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New Delhi: The ruling Bharatiya Janata Party (BJP)-led National Democratic Alliance (NDA) is all for state governments banning religious conversions and a central law doing the same, parliamentary affairs minister M. Venkaiah Naidu said in the Lok Sabha on Thursday, during a debate on the issue of conversions—brought about by the recent, alleged forcible conversion of poor Muslims into Hinduism by some right-wing groups in Agra, Uttar Pradesh.

There have since been media reports that the Muslims were offered inducements, including money and so-called below the poverty line (BPL) cards which make them eligible for government benefits.

The conversion ceremony was conducted by the Dharma Jagran Samanvay Vibhag and the Bajrang Dal, right-wing groups affiliated to the Rashtriya Swayamsevak Sangh (RSS)—the spiritual progenitor of the BJP. In television interviews following the conversion, some minor RSS leaders spoke of their continuing focus on “re-converting" people to Hinduism.

Their reference is to the conversion of Hindus to other religions, most notably Christianity, which, going by anecdotal accounts, happens in several states, with the converts often being offered inducements.

Almost all opposition parties insisted on a debate in the Lok Sabha. They claimed the Agra conversion, or “re-conversion" as some have termed it, goes against the idea of India as a pluralistic society.

Leading the debate, Congress member of Parliament Jyotiraditya Scindia said, “What has happened is against the constitution. Is it not the Prime Minister’s responsibility to protect the nation and spread the news of peace? The entire world is looking at India. We are proud we are a nation that is equal to all religions, but this is now being questioned."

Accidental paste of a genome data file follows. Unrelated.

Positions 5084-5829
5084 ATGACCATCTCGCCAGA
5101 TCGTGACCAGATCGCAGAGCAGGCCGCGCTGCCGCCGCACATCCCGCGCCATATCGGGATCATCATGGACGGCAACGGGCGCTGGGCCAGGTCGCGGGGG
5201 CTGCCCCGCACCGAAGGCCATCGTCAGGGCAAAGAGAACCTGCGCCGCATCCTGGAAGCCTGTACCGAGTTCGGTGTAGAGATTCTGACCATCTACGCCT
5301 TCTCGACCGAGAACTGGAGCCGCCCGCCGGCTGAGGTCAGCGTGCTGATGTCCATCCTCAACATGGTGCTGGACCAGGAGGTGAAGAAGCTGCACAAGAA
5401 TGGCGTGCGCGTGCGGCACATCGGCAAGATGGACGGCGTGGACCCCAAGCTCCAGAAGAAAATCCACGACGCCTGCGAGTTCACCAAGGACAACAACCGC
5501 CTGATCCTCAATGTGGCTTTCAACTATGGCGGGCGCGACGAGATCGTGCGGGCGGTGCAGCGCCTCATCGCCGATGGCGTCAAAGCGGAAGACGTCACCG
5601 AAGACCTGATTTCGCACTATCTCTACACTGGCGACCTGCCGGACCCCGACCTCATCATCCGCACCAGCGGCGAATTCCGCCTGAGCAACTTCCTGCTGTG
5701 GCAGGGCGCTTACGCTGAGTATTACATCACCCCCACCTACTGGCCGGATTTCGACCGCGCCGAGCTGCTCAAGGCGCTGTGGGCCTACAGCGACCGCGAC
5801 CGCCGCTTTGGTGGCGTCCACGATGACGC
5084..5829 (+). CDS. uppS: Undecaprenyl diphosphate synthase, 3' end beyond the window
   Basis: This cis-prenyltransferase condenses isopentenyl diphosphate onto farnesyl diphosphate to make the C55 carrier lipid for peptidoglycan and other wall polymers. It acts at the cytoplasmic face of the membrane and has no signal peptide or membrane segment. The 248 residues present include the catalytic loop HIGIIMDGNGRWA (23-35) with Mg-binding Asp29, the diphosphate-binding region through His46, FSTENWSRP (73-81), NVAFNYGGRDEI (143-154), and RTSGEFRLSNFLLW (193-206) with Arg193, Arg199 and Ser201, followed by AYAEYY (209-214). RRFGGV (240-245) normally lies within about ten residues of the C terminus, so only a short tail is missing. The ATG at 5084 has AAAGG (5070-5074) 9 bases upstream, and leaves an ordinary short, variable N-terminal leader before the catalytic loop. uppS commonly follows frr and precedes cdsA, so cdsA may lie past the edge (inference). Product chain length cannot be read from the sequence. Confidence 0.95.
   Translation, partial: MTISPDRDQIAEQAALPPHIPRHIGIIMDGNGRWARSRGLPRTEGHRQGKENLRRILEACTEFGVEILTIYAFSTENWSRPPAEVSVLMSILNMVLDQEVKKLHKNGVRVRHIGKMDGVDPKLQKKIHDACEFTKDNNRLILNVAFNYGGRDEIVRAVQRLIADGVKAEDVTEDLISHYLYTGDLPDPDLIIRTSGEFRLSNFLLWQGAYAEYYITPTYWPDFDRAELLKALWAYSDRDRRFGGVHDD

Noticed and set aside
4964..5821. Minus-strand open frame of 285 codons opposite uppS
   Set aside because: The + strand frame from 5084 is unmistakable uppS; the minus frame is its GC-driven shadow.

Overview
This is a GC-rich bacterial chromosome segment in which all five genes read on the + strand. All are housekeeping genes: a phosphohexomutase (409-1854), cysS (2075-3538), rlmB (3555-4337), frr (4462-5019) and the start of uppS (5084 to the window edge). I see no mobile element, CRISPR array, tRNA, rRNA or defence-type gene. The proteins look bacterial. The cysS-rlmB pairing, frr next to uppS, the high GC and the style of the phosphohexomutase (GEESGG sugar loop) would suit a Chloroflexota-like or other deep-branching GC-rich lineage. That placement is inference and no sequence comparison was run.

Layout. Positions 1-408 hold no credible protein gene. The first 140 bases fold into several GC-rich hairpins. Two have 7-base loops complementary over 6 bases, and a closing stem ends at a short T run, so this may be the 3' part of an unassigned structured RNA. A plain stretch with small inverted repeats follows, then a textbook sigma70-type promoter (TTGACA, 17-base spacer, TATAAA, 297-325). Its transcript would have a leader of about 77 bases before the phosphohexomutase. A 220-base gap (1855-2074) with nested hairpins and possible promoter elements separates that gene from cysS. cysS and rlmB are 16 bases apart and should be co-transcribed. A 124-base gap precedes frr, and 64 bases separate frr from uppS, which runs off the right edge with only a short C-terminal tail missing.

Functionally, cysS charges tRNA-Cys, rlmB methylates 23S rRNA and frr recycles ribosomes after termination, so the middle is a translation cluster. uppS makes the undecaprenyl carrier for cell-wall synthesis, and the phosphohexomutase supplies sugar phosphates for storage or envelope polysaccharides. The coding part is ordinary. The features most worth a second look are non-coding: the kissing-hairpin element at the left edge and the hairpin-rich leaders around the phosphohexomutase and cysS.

In his response, Naidu said the government was committed to growth, development and poverty alleviation. He said it was up to the state and local authorities to investigate what happened in Agra and act on it. The central government would be happy to send an advisory to the state if required, he added.

Mulayam Singh Yadav, chief of Samajwadi Party (SP), which rules Uttar Pradesh, said the incident has not disrupted communal harmony in the city. “Parliament should come together and unanimously pass a resolution to stop any discrimination in the name of religion and caste," he said.

Naidu reiterated the government had contested the general election on the issue of development and good governance, and the issue of conversion should not be used for politics by opposition parties. “We are very clear of what we have promised people. Our philosophy talks about upliftment of poor," he added.

A political analyst said the government needed to respond quickly to the charges that it was helping create an environment that seemed to give right-wing groups a licence to push their agenda. “It is a sensitive matter. The government must pay the highest address to it so that it doesn’t lead to communal tension later," said A.K. Verma, a Kanpur-based political analyst.

Still, Verma said, it is more likely the conversions were induced than forced. He said that in a city like Agra, it was difficult to carry out conversions forcefully. “Somebody cannot be forcefully converted. The inducement factor is something that needs to be investigated."

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